‘Most significant wildlife conservation bill in half century’ passes U.S. House

Texas would receive over $50 million per year to help at-risk wildlife

On Tuesday, the U.S. House of Representatives passed the Recovering America’s Wildlife Act, to fund locally-led conservation projects to prevent wildlife from becoming endangered. If the bill is also passed by the U.S. Senate, Texas will receive around $50 million per year to help more than 1,200 species of concern, including Texas Horned Lizards, Guadalupe Bass, and Bobwhite Quail.

“This is the most important piece of wildlife legislation in the past fifty years,” said Janice Bezanson, Senior Policy Director with Texas Conservation Alliance. “Wildlife in Texas and across the country are in serious need of help, and this commonsense bill will tackle the problem at an effective scale, without new taxes or regulations. The yes votes from U.S. Representatives from Texas is a legacy they can be proud of.”

Funding from the Recovering America’s Wildlife Act would be used to implement the Congressionally-mandated state wildlife action plans, which have identified more than 12,000 wildlife and plants across the country in need of conservation assistance.

Bezanson notes that the bill could be particularly beneficial for a private lands state like Texas. “This funding could provide more technical assistance for private landowners who want to conduct wildlife studies or improve native rangeland, benefiting livestock as well as wildlife on working lands.”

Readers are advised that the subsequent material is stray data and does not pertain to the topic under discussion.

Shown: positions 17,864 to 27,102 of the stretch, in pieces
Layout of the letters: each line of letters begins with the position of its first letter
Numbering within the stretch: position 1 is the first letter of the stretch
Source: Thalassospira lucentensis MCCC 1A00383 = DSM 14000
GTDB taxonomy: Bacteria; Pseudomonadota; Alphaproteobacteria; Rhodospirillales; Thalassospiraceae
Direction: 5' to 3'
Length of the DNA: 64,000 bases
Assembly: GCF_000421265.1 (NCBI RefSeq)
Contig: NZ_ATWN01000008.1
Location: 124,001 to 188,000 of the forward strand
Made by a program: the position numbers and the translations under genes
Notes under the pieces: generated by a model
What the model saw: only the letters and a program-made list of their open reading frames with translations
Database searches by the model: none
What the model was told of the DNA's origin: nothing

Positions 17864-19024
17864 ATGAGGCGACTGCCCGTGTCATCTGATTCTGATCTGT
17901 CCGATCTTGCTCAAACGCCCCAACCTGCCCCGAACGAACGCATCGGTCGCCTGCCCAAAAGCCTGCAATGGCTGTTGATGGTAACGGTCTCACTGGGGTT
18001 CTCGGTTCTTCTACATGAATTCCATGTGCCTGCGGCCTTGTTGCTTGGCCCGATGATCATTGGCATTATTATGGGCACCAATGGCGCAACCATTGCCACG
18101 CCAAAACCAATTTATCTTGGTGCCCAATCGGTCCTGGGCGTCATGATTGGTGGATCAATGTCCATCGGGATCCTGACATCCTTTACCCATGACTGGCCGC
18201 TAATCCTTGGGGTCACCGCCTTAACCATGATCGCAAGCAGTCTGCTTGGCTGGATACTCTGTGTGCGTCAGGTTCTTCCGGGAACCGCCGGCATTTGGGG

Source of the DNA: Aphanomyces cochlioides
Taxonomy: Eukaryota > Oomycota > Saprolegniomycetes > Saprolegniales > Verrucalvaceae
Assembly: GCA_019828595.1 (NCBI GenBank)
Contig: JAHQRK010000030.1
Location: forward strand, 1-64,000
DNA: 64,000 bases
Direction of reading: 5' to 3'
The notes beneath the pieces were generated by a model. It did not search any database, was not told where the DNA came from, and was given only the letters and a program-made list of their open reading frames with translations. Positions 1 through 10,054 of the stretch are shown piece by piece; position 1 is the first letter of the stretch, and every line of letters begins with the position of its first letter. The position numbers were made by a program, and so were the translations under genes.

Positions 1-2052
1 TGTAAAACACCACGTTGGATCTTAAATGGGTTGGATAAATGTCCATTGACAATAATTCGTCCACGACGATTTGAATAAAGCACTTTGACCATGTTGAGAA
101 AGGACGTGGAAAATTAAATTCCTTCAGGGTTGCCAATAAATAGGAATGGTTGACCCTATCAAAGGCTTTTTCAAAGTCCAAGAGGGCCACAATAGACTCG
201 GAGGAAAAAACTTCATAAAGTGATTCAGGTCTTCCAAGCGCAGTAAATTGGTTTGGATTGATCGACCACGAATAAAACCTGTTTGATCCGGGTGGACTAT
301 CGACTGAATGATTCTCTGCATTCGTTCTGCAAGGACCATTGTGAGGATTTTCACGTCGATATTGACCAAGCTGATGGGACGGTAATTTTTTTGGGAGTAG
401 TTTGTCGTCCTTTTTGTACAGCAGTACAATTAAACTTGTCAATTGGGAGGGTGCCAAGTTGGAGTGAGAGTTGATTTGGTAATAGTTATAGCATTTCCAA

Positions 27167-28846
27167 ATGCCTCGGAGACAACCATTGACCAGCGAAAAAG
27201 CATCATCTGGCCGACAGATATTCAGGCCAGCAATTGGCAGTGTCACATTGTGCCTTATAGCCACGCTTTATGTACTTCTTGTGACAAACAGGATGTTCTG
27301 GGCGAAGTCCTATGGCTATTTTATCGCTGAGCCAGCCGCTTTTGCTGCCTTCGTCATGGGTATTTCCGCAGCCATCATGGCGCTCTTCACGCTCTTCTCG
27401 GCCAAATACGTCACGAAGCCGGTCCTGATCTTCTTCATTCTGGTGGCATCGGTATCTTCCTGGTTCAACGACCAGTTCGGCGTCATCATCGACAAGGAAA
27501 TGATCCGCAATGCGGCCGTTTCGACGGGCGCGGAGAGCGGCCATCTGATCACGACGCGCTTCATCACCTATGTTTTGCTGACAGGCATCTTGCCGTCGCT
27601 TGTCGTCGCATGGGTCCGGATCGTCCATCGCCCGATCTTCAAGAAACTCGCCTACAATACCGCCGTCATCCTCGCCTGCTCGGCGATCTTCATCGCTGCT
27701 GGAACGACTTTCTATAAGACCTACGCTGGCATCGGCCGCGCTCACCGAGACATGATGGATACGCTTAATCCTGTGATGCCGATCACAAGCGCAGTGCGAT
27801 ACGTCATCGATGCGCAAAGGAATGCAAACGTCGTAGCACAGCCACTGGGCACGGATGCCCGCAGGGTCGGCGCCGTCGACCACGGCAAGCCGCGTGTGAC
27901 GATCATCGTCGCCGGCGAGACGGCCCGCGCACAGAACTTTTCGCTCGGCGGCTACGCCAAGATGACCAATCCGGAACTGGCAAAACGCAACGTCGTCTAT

Through new regional conservation projects, the legislation will create new jobs for wildlife management, tree planting, river restoration, and wildlife reintroductions. It would also connect more Texans and children to outdoor recreation, nature education, and wildlife watching opportunities.

“Nature tourism is huge in Texas,” continued Bezanson. “People from all over travel here to see iconic landscapes and wildlife such as migratory birds. Unfortunately, much of the fish and wildlife that our outdoor recreation economy depends on is declining. We’re also losing animals that are essential to agriculture, like bees that pollinate our crops and bats that help control insect pests. And there are three billion fewer birds in our skies than there were 50 years ago.”

The bill now heads to the U.S. Senate where it has 35 cosponsors and strong bipartisan support.

“I want my grandchildren to be able to hear the whistle of the Bobwhite Quail and see Monarch Butterflies in their backyard, the way I did growing up. I hope that Senator Cornyn and Senator Cruz will support this historic legislation and help get it over the finish line this summer,” said Bezanson.

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